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Beverly Hills City Council Addresses Key Issues

Beverly Hills City Council Addresses Key Issues
BY Laura Coleman November 8, 2019

With more than seven solid hours of public deliberation on Tuesday, Nov. 5, the Beverly Hills City Council discussed a bevy of important issues, including emergency preparedness, the Housing Crisis Act and the inaugural Golden Shield Award. Below are a selection of the highlights. 

Kindness is King 

The Beverly Hills City Council awarded its “Kindness Recognition” to Rev. Rosey Grier. The multitalented Beverly Hills resident has had a fascinating career as an athlete, singer, actor, author, minister and humanitarian. 

“We are grateful to Rosey Grier for his unwavering commitment to making a difference and spreading messages of kindness and compassion,” Mayor John Mirisch said. 

Deeply committed to improving the lives of others, particularly in the inner cities, Grier co-founded American Neighborhood Enterprises and founded Giant Step, which connects at-risk youth with job training, employment and affordable housing. Together with his wife Cydnee, Grier recently launched the Rosey Grier Giant Step Foundation to support organizations that provide mentorship to disadvantaged youth who want to work in the sports industry. 

“Because of people like all of you, working together, we can make the world a better place,” Grier told the Beverly Hills community after accepting his award.

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Emergency Preparedness 

The City Council weighed in on the finalized “Community Guide to Public Alert and Warning.” Created by the Office of Emergency Management, Resilience and Recovery, with assistance from various City departments, the guide is intended to be a resource for the community to understand what tools the City possesses in regards to both communication as well as alert and warning and how these tools may be used in emergencies and disasters. 

“I’m exceedingly concerned…that people have no idea what to do if there’s an emergency,” Councilmember Lili Bosse said, noting that she had done a “poll” of 104 people she knew and that none of them knew where to go in the event of an emergency.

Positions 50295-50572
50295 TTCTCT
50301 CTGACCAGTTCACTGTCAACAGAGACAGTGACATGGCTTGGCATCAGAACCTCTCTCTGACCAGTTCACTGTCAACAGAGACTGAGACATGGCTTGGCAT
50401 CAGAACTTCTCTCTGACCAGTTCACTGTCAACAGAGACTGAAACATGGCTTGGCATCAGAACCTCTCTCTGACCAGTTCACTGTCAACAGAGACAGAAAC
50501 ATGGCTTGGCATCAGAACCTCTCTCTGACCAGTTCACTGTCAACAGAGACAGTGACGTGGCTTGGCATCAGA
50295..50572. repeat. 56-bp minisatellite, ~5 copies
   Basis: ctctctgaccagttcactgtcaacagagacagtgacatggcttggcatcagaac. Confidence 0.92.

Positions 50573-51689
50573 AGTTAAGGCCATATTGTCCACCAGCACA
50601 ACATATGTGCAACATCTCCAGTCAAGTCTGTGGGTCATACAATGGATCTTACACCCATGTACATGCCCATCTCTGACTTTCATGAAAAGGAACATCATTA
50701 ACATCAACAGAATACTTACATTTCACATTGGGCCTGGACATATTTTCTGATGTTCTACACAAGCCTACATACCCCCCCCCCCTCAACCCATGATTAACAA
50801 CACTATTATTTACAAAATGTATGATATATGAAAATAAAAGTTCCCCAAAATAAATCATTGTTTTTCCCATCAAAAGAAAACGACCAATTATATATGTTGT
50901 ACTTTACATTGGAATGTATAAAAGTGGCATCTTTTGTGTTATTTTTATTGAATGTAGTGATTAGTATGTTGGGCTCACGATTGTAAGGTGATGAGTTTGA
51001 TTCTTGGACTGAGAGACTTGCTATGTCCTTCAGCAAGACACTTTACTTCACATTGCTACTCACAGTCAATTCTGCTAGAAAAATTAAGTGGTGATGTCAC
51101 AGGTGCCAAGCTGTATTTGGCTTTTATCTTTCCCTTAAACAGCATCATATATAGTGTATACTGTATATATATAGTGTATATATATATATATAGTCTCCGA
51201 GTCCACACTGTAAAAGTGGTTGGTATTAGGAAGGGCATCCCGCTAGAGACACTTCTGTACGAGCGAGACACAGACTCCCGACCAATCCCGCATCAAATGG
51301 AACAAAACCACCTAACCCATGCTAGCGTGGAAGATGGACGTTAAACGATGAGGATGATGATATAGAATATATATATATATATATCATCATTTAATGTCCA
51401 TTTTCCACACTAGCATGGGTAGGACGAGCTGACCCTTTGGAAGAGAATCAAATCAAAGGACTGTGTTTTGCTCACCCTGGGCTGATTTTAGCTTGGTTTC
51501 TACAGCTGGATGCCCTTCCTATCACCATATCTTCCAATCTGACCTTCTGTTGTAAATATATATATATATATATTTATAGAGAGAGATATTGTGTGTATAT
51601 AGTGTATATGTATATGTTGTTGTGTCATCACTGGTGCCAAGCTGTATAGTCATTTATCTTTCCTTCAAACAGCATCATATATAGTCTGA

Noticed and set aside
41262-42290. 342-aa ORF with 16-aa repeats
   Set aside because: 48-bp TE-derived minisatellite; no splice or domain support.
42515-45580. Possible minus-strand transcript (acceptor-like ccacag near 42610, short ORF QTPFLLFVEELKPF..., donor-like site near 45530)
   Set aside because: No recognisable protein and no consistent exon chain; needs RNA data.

Director of Emergency Management, Resilience and Recovery Pamela Mottice Muller responded to Bosse’s concern by sharing that the best response for residents in the case of an emergency would be to stay at home until receiving further instructions. 

“If you’re at home, you need to evaluate your situation and you need to stay there,” Mottice Muller said. 

It is critical that residents take measures to ensure they have enough supplies, particularly water, to weather out an emergency. 

Mayor John Mirisch suggested that Muller’s office take steps to provide residents with basic “what-to-do” informational material, such as refrigerator magnets, in order for people to know what to do in various emergency instances from a fire to a thermonuclear war. 

“People tend to panic,” he observed. “But if they knew what to do, that would help.” The report will soon be available on the City’s website. 

Golden Shield 

The City Council unanimously approved awarding the first three inaugural Golden Shield recognition plaques. 

The new award is the result of several years’ work after the Cultural Heritage Commission first tasked staff in 2016 to study additional methods by which the Commission could recognize important contributors to the City’s cultural history. The City Council approved the new award this past April. 

The recipients include: the site of the Doña Maria Rita Valdez de Villa Homestead (Sunset Boulevard and Alpine Drive); the original location of Lawry’s Restaurant (North La Cienega Boulevard); and the original Giorgio Beverly Hills Boutique (Rodeo Drive). Each of the three recipients were selected for being culturally significant within the City’s landscape. 

Each of the bronze plaques, which will be mounted to the sidewalk, tells information about the importance of the site.